Death Threats from the Mob A Mafia Fatwa for an Italian Author
Roberto Saviano says his life has changed since his first novel, "Gomorra," came out in May. On the one hand, he told Italian TV, his book has been a success. Indeed, the book spent months on the bestseller lists, won this year's prestigious Viareggio Prize and has sold more than 100,000 copies in Italy. "On the other hand," the 28-year-old author says, "there is a feeling of great loneliness and irritation."
The trouble for Saviano is that "Gomorra" takes a detailed look at the Camorra, as the Naples mafia is known. In fact it's a play on words, comparing Naples to the sinful Old Testament city. But Saviano -- who has also written about the mob for the Neapolitan paper L'Espresso -- doesn't merely describe the mafia's influence in Naples. He also provides detailed descriptions of the inner workings of the criminal organization. And he names names.
The result has been death threats and numerous ominous signs that Saviano has become persona non grata in his native Naples. The mafia fatwa threatens to turn him into an Italian Salman Rushdie.
Saviano was finally granted police protection earlier this week. Writers, too, have begun rallying to his side. Umberto Eco, the famous author of "In the Name of the Rose," went on Italian television on Sunday with a plea. "Let's not leave Saviano alone, like Falcone and Borsellino" he said referring to a pair of anti-mafia examining magistrates in Sicily who were famously marginalized and then assassinated in bomb attacks in 1992. "In this case, appeals to writers for solidarity are of no use . We know where the threats are coming from. We know the first and last names of those who are making them. What's required is a public intervention by the state."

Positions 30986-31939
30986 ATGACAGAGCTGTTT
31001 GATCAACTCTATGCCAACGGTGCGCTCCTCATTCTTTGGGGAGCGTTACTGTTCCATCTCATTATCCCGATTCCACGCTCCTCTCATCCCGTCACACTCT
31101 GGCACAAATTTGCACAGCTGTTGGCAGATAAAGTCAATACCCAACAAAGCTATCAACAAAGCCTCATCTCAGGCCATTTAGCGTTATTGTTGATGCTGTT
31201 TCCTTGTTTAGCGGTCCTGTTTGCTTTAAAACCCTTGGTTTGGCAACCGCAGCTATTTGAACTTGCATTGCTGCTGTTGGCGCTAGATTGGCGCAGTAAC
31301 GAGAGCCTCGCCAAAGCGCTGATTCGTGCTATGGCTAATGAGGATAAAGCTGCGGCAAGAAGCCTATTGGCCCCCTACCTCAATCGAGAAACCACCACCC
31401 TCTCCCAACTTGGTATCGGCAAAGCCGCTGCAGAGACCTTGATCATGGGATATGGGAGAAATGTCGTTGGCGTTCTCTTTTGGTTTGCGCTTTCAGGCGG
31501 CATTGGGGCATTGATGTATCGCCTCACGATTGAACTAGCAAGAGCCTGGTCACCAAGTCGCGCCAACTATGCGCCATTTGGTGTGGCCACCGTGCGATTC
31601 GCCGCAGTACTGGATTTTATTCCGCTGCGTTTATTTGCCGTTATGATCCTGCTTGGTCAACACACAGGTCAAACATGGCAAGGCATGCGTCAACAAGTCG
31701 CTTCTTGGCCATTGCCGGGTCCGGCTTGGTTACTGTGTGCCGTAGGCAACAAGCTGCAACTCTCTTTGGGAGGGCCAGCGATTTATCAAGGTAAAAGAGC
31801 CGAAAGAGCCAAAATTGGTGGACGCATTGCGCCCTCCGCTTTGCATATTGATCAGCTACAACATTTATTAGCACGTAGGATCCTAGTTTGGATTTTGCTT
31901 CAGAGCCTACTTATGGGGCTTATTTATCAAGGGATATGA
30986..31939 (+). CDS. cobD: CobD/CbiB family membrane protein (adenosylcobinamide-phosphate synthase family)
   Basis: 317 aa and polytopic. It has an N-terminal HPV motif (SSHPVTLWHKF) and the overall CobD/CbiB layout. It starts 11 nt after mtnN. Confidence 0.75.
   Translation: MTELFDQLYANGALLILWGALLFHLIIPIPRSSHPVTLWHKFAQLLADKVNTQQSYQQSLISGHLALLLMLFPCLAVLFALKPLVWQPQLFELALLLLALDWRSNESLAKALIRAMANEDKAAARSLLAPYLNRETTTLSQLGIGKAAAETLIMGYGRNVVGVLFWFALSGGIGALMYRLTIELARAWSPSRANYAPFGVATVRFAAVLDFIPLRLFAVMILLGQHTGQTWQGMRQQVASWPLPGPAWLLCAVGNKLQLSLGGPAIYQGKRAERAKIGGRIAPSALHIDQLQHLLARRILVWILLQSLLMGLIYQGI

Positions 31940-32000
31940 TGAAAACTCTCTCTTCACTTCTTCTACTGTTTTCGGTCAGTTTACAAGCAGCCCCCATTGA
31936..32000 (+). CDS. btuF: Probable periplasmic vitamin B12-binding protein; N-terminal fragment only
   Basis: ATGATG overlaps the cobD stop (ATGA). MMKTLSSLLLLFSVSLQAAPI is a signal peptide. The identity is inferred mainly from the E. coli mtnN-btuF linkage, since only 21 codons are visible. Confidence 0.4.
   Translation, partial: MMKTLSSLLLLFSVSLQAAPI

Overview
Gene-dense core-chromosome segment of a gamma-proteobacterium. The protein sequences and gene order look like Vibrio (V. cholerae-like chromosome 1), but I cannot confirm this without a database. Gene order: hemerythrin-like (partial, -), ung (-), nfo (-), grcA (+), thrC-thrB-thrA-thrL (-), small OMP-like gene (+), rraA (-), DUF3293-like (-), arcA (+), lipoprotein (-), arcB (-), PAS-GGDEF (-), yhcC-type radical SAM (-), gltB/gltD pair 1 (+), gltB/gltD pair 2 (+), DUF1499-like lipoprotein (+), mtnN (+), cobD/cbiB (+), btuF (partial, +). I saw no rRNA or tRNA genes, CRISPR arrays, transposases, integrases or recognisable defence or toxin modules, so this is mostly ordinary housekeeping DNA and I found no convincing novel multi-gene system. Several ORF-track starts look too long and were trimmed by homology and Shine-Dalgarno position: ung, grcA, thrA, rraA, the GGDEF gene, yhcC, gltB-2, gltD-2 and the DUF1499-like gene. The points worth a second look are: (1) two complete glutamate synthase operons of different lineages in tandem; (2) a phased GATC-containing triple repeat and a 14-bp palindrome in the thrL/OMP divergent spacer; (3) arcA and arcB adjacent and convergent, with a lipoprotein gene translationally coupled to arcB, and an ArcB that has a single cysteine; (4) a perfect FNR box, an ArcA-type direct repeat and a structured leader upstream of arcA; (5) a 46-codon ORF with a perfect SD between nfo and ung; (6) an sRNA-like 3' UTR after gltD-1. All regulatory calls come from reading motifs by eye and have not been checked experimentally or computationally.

Eco's calculation is a simple one. The mafia normally shies away from prominent murders, preferring instead to operate in the Italian underworld. When the mob does choose well-known targets, careful preparation includes isolating their victim as much as possible.
The process seems to be well advanced in Saviano's case. In one restaurant, he was told "you are not wanted here." According to a report in the Belfast Telegraph, a shopkeeper whispered furtively, "Must you really keep on buying your bread in this shop?" A local newspaper has been critical of him in its coverage.
Saviano grew up near Naples and started writing about the Camorra, he says, "out of rage." His work for L'Espresso introduced him to the cocaine trade, Rolex theft rings, and clan wars in Naples. The Camorrra, he once claimed, had murdered about 3,600 people since he was born.
Saviano is keeping a low profile for now and has reportedly left Naples for a time. L'Espresso, though, says he plans to be back in a few weeks. His book is soon to appear in German, English and French translations.